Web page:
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CALIFORNIA’S BIOLOGICAL ASSESSMENT PROGRAM. April 5, 2005 Jim Harrington WPCL Bioassessment Laboratory. Advantages of Bioassessment. Integrates the effects of water quality over time. Sensitive to multiple aspects of water and habitat quality. Provides the public with a more familiar

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CALIFORNIA’S BIOLOGICAL ASSESSMENT PROGRAM

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CALIFORNIA’S BIOLOGICAL

ASSESSMENT PROGRAM

April 5, 2005

Jim Harrington

WPCL Bioassessment Laboratory


Advantages of Bioassessment

Integrates the effects of water quality over time

Sensitive to multiple aspects of water and

habitat quality

Provides the public with a more familiar

expressions of ecological health


Advantages of Bioassessment

Adds a more direct assessment of ecological health since it measures the biological communities that live in aquatic systems

Better defines the effects of point source discharges and provides more relevant measures to evaluate discharges of non-chemical substances (e.g. sediment, flow augmentation and habitat alteration)


Statutory Authority

  • Clean Water Act Section 101(a) Purpose:

    • “To restore and maintain the chemical,physical and biological integrity of the Nation’s waters”


Water Quality Standards and Criteria

(CWA §303c)

Point Source Discharge Permitting

(CWA §402)

Wet Weather Discharge (CSOs, Stormwater)

Aquatic Life Use Assessments

(CWA §305b)

Comprehensive Watershed Assessments

Listing of Impaired Waters

(CWA §303d)

Nonpoint Source Assessment

(CWA §319)

Hazardous Waste Site Assessments

(CWA §104e)

Bioassessment Data

Evaluation and Permitting of Habitat Modifications

(CWA §404)

Marine Point Source Discharge Permitting

(CWA §403c)

Sewage Treatment Plant Discharges in Marine Waters

(CWA §301h)

Marine Protection and Sanctuaries Act– Ocean Dumping (MPRSA)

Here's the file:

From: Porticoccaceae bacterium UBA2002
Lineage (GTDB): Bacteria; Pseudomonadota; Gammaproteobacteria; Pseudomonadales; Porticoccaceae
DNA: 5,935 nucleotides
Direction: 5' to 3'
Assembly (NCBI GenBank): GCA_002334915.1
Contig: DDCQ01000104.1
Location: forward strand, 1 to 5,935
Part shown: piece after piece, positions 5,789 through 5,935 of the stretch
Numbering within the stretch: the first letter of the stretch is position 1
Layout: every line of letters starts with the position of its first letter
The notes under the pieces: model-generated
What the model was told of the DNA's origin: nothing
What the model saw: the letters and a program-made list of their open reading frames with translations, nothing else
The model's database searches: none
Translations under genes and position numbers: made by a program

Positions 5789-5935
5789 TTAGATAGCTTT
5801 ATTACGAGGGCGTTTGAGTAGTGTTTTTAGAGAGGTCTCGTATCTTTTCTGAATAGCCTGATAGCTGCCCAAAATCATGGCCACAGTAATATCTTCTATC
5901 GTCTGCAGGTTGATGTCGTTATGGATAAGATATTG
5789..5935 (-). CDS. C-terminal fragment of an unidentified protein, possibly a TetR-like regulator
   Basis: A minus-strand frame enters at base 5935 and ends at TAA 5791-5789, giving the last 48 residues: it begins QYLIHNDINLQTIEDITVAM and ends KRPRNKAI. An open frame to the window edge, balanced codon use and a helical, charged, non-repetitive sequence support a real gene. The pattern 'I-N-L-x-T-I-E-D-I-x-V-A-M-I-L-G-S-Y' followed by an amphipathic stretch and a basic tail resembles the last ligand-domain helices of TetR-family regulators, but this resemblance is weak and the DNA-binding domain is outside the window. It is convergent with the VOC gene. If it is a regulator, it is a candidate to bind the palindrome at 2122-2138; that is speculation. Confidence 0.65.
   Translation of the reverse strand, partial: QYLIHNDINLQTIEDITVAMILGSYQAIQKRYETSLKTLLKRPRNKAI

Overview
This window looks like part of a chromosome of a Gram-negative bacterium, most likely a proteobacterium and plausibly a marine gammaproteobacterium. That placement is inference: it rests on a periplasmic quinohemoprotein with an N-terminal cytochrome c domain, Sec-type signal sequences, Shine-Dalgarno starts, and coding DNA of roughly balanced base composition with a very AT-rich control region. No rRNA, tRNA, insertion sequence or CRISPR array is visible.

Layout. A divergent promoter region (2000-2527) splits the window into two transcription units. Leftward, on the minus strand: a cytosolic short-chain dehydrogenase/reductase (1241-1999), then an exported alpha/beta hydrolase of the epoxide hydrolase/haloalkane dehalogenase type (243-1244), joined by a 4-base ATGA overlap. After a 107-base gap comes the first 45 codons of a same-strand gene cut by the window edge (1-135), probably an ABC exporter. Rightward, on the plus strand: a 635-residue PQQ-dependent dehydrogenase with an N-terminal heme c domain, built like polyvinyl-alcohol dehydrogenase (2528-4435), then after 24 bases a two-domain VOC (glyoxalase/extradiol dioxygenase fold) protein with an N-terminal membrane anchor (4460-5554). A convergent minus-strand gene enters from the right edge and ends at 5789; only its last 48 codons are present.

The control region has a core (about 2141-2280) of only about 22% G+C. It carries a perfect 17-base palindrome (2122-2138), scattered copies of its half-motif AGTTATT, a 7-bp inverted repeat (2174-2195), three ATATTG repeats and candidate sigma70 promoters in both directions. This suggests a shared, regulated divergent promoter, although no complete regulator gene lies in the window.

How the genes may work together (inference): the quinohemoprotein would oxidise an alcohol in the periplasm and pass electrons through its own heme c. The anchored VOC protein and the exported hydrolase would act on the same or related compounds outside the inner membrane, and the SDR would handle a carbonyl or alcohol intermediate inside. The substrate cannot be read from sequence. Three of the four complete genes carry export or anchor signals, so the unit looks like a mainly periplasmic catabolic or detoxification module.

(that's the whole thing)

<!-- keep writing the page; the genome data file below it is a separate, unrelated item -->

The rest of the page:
Comprehensive Risk Assessment

Use of Bioassessment in Water Quality

Monitoring


Stressor

Identification

Identifying Unknown causes of biological impairment


How Do We Do Bioassessments


Florida’s

Bioassessment

Program

Florida Department of Environmental Protection


Bioassessment Program Steps

1. Classify environments (e.g., regionalization)

2. Standardize sampling methods

3. Develop assessment approach (IBI)

4. Perform biological surveys

5. Select metrics (positive biological signals)

6. Incorporate Quality Assurance activities

7. Incorporate training and testing (certification)

8. Integrate into programs

9. Report results (Ecosummaries)

10. Revise biocriteria


Streams and Wadeable Rivers

May be next

May be next

=developing basic bioassessment program

=developing quantitative biocriteria

=basic bioassessment program in place

=quantitative biocriteria adopted in or implemented

through water quality standards


How Do We Do Bioassessments

In California


Benthic Macroinvertebrates

Ubiquitous

Relatively stationary

Their large species diversity provides

a spectrum of responses to environmental stresses


Sensitive Organisms in Streams

Dragonflies and Damselflies

Mayflies

Stoneflies

Caddisflies

Expected Response to Stress: abundance & proportion


Tolerant Organisms in Streams

Scuds

Snails

Leeches

Midges

Expected Response to Stress: abundance & proportion


Rapid Biological Assessment

California Stream Bioassessment Procedure (CSBP)

for High and Low Gradient Streams

Riffle Habitat for

High Gradient Streams

Multi-habitat for Low

Gradient Streams

Other Protocols for

Historic Projects

Cost effective

Benthic

Macroinvertebraes


Rapid Biological Assessment

U.S. EPA RBP

Quantify:

Canopy Cover

Stream Size

Substrate

Flow

Rapid Physical/Habitat


>2500 DFG sites

Many More Using

CSBP


Application of a benthic invertebrate IBI to regional 305(b) reporting in southern California

Peter R. Ode, Andrew C. Rehn and Jason T. May

Aquatic Bioassessment Laboratory

Water Pollution Control Laboratory

California Department of Fish and Game

California State University, Chico


Existing Data:

  • EPA’s EMAP (2000-2002; multiple methods):

    CSBP- targeted riffle

    EMAP- multihabitat

    USFS/Hawkins- targeted riffle

  • USFS (2000, 2001, Hawkins method)

  • CSBP (2000-2002, multiple programs)

    Regions 3, 4, 7, 8, 9


Development set (75% of sites) to create IBI